The RM1,700 Swatch x Blancpain Scuba Fifty Fathoms Diver Watch has arrived

The Swatch Group's sequel to the MoonSwatch is inspired by sea slugs and ditches quartz.

The crossover marks a new milestone for the Blancpain as it is the 70th birthday of the storied Fifty Fathoms dive watch (All photos: Swatch Group)

Blancpain was long tipped as the next candidate for a collaboration within the Swatch HQ. After months of rumours, wild speculation and a few cryptic posts on social media, the watch group finally unveiled what would be the worst-kept-secret of the horology world this year: An automatic Swatch x Blancpain Scuba Fifty Fathoms.

Its name may not be as elegant-sounding as the crazed MoonSwatch, but this crossover marks a new milestone as it is the 70th birthday of the storied Fifty Fathoms dive watch. The new collection takes inspiration from the maison’s timepiece that set the blueprint for analog dive watches as we know them.


The grey Antarctic model with vintage indices

A quick primer before we dive into the details: The original Fifty Fathoms was developed with the aid of French combat divers who needed a reliable underwater wristwatch. The result was a contraption with luminous dial markings, innovative waterproof construction and locking rotatable bezel.

Fast forward to the present, the Swatch x Blancpain Scuba Fifty Fathoms — mirroring the bright shades and use of Bioplastic material for the casings on the celestial-themed MoonSwatch — sports an ocean theme in five distinct colours namely blue (for the Atlantic); yellow-orange (Pacific); beige with an orange bezel (The Arctic); green (Indian) and white (Antarctic). If you’re wondering why black is not part of the line-up, Swatch has decided not to use any pre-existing colour used in Bioceramic previously.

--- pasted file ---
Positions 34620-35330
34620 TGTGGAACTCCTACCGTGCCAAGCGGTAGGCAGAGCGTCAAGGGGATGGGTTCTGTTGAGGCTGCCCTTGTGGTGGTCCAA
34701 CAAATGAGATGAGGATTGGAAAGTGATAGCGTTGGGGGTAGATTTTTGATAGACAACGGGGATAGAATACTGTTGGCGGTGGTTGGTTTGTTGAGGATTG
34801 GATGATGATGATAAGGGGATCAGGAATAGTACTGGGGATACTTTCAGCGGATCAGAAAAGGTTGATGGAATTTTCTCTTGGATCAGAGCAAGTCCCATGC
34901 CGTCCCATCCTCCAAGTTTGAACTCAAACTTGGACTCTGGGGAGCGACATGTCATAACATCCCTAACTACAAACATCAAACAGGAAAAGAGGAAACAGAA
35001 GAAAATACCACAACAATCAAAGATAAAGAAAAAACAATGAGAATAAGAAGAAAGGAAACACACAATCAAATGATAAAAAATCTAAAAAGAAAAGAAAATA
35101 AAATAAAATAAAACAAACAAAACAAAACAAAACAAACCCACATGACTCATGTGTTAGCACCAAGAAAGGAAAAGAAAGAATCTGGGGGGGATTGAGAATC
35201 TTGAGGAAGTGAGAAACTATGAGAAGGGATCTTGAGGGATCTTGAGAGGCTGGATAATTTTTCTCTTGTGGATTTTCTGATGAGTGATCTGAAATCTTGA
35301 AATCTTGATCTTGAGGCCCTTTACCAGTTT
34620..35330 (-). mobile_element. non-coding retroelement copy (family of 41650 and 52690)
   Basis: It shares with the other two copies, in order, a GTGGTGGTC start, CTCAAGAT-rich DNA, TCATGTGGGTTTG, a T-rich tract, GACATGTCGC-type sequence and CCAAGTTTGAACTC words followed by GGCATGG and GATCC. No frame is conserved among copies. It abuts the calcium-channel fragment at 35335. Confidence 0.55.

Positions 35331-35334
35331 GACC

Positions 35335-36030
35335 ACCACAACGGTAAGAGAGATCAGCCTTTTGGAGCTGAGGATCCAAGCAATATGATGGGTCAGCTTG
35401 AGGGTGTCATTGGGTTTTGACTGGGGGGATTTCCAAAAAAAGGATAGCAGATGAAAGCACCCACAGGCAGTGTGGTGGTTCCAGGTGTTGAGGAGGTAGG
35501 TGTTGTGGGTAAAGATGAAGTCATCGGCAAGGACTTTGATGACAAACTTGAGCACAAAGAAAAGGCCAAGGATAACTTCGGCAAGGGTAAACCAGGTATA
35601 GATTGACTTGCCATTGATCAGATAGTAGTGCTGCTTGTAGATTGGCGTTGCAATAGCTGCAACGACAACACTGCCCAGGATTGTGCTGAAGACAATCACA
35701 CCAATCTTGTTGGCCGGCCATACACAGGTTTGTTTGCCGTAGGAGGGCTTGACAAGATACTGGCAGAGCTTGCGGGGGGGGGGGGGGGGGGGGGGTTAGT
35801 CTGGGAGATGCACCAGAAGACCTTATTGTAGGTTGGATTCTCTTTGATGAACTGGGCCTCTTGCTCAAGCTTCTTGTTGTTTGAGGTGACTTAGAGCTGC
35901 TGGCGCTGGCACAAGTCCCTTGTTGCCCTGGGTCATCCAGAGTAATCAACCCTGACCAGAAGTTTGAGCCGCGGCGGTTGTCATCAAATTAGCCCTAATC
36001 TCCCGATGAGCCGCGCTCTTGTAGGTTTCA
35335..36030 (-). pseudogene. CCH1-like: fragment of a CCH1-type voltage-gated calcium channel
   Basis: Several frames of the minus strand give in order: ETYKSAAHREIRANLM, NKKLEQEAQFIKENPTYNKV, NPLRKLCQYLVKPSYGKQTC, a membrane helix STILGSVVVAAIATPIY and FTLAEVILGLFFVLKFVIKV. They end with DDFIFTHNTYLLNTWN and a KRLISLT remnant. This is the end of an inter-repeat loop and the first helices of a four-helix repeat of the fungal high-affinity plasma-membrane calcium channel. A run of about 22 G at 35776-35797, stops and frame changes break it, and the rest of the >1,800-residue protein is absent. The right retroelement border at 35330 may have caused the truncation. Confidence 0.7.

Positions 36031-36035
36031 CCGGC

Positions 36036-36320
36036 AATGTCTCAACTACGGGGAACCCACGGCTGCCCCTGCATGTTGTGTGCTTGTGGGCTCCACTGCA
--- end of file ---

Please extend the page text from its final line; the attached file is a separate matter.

These hues are in fact, inspired by a nudibranch, a type of sea slug, indigenous to the specific oceans connected to the watch.


Nunibranch on the caseback

Retailing at RM1,700, these pieces measuring 42.3mm in diameter are water-resistant to 91m which, of course, equates to exactly fifty fathoms. Despite being accompanied by a NATO-style strap fashioned from recycled fishing nets, the watches are not stylistically similar though. The blue Atlantic version shows the modern Blancpain logo and wordmark at the top of the dial, surrounded by triangular markers as well as Arabic numerals 12, three, six and nine. These are further highlighted on a fumè-like dial with gradient colouration that segues from dark at the edges to light at the centre.

A gander at the beige Arctic and white Antarctic, however, reveals some subtle departures. Both features vintage throwback elements such as the applied circular indices and a specific old-school Blancpain wordmark with flat A lettering. The Arctic model is a callback to the famed No Radiation (No Rad) Blancpain Fifty Fathoms, while the Antarctic features a moisture indicator.


The Arctic model is a callback to the famed No Radiation Blancpain Fifty Fathoms

And what’s powering all of them? Rest assured that Jean-Claude Biver did not renegade on his promise. “There has never been in a Blancpain in quartz, and there will never be one,” he once said. The Swatch x Blancpain Scuba Fifty Fathoms is equipped with Swatch's Sistem51 movement (also celebrating its 10th anniversary) famously known for its one-screw design and hermetically-sealed construction with 90 hours of power reserve. The movement, decorated with laser printing of the specific body of water, is visible via an exhibition caseback.

What does this spell for the Swatch Group? Unlike the in-demand MoonSwatch that produced lines that snaked around the block when it was first introduced, this new Blancpain drop may split camps due to a heftier price tag and, based on past experience, rigorous production expectations. Remember how Swatch struggled to match consumer demand when it debuted? Although watches go on sale in Swatch stores this Saturday, it will definitely take some time before Blancpain shares the same hype as the MoonSwatch.

Stay tuned for updates.


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